John Ortberg is senior pastor at Menlo Park Presbyterian Church in Menlo Park, California. He is the bestselling author of Who is this Man, The Life You've Always Wanted and If You Want to Walk on Water, You've Got to Get Out of the Boat. John and his wife, Nancy, have three grown children.

Stephen and Amanda Sorenson are founders of Sorenson Communications and have co-written many small group curriculum guidebooks, including the entire Faith Lessons series.

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Read an Excerpt

The Life You've Always Wanted Leader's Guide

Six Sessions on Spiritual Disciplines for Ordinary People
By John Ortberg Stephen Sorenson Amanda Sorenson

Zondervan

Copyright © 2004 John Ortberg
All right reserved.

ISBN: 0-310-25588-0


Chapter One

The good news as Jesus preached it is that now it is possible for ordinary men and women to live in the presence and under the power of God.... It is not about the minimal entrance requirements for getting into heaven when you die. It human life-your life. It's morphing time.

1. To be transformed means to be changed, and transformation is taking place all around us all the time. What examples of transformation-of any sort-come to mind?

2. What is required for transformations such as those you have mentioned to occur?

3. Although we use the term spiritual transformation, we often use it casually without giving it much thought. Describe what spiritual transformation means to you.

4. What do you consider to be the indicators of spiritual transformation? How can we tell if another person has experienced a spiritual transformation?

Life: disappointment and hope

We shall "morph" indeed

Pseudo-transformation

Trying harder versus training wisely

1. What is the hope of the Christian gospel as John Ortberg describes it?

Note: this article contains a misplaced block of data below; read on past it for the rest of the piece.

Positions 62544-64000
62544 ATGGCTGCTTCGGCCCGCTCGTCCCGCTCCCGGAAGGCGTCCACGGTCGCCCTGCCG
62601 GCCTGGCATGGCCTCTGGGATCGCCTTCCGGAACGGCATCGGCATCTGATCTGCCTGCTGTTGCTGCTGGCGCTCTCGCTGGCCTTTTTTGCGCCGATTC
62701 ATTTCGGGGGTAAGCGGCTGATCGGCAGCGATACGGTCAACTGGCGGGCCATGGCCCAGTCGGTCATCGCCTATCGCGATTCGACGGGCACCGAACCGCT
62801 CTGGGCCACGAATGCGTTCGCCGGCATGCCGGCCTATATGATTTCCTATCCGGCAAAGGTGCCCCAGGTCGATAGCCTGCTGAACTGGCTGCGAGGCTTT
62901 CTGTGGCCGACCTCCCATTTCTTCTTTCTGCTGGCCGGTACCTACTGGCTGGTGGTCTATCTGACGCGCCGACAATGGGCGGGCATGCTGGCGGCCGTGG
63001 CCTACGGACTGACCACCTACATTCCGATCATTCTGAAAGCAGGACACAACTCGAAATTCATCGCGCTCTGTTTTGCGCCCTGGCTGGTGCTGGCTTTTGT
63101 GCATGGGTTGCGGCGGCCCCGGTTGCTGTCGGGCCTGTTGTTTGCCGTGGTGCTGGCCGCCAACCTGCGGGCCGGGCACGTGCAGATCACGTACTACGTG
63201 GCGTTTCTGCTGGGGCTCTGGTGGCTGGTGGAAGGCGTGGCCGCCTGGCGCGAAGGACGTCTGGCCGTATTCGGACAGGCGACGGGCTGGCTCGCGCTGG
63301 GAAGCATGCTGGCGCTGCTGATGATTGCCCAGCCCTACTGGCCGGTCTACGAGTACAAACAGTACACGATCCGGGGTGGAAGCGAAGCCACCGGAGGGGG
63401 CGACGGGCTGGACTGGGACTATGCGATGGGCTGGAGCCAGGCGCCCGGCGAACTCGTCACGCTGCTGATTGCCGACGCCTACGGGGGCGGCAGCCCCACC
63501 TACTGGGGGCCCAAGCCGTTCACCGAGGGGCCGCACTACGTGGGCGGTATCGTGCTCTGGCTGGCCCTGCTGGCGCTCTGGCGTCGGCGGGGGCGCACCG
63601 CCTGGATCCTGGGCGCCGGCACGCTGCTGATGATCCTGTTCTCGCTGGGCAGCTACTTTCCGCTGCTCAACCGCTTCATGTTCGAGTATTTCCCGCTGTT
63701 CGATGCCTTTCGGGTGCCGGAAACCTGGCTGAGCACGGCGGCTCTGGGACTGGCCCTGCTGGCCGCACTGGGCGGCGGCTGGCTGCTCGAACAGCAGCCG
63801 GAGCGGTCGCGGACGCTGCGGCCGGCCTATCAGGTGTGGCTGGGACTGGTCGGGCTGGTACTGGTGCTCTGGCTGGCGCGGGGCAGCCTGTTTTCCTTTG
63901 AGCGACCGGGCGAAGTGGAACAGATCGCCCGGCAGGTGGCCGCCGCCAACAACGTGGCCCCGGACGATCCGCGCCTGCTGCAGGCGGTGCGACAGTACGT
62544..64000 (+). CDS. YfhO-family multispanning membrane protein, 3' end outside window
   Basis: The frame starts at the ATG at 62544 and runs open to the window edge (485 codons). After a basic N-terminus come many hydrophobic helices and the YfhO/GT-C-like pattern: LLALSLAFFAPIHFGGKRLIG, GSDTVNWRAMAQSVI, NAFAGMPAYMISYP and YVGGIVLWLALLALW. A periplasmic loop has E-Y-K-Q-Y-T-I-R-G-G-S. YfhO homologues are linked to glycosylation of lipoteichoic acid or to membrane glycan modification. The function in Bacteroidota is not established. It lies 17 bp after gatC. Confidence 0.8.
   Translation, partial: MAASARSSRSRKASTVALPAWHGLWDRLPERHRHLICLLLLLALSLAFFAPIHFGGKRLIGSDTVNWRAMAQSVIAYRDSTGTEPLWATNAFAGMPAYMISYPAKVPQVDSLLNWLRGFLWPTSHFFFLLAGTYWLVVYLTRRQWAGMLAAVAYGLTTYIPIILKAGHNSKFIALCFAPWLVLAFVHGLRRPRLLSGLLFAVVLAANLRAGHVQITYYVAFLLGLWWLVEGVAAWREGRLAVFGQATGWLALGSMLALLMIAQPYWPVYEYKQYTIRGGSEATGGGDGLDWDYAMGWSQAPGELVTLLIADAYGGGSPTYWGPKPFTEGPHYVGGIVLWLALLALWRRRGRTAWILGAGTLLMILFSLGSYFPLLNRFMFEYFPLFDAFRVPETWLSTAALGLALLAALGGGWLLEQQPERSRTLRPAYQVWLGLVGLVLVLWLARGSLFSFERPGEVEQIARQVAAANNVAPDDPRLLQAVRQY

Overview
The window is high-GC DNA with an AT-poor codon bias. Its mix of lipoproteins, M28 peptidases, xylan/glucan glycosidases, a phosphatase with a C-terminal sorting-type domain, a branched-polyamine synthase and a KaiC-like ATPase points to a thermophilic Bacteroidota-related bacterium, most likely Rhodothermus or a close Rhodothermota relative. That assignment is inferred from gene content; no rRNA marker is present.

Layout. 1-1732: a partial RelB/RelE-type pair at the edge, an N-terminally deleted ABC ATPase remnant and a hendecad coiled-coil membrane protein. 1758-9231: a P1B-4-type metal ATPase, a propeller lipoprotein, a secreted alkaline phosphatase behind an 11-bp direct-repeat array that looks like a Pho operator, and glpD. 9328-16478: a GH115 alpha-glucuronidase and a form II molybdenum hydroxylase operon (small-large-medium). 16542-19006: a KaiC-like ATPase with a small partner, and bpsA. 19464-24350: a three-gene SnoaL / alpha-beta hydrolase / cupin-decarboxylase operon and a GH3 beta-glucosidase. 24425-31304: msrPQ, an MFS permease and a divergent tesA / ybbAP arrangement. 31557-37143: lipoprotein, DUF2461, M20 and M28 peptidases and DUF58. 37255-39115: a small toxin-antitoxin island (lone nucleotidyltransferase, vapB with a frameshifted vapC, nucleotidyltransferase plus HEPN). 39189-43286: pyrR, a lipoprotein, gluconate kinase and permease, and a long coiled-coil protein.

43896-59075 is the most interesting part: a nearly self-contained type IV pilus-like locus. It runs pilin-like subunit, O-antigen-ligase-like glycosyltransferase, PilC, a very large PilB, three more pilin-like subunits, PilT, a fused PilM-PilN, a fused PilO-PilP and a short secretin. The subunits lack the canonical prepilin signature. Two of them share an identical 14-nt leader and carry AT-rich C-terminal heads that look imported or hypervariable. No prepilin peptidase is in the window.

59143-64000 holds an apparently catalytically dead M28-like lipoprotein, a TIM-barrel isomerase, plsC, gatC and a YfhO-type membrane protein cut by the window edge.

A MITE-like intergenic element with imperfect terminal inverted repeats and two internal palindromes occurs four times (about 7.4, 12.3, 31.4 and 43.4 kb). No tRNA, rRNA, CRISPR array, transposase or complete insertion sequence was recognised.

2. An important concept in The Life You've Always Wanted is that we are always being transformed; we are always changing for better or for worse. This happens physically and, although it's less obvious, spiritually. How might some of our daily practices cause us to be "formed" spiritually in one direction or another?

3. Why did Jesus so strongly challenge pseudo-transformation and the rabbis' "boundary markers" regarding dietary laws, the Sabbath, and circumcision?

4. In what ways does pseudo-transformation creep into churches today, and what are its damaging effects? Can you identify any "boundary markers" in your church?

Pseudo-Transformation vs. Morphing

When our lives are not marked by genuine, God-directed spiritual change, we tend to look for substitute ways to distinguish ourselves from those we consider to be less spiritual. We adopt boundary markers-highly visible, relatively superficial practices intended to quickly separate the "insiders" from the "outsiders." These boundary markers may include conformity to specified forms of dress and speech, adherence to certain rules of behavior, participation in prescribed activities, and so on. They provide a false sense of security and superiority.

The religious leaders of Jesus' day focused a great deal of their attention on boundary markers. Many of their conflicts with Jesus occurred because Jesus took a radically different approach to assessing spirituality. Instead of focusing on visible indicators of spiritual transformation, Jesus focused on what was happening in the heart. His concern was whether or not people were being transformed and growing in their love of God and love of people. His concern was whether or not they were "morphing" into the masterpieces God created them to be.

Let's consider these opposing perspectives on spiritual transformation.

1. Read Matthew 12:1-2; 15:1-2; Luke 18:11-12. Note the types of spiritual behaviors the religious leaders of Jesus' day considered important. What was Jesus' assessment of their spirituality? (See Mark 7:5-8.)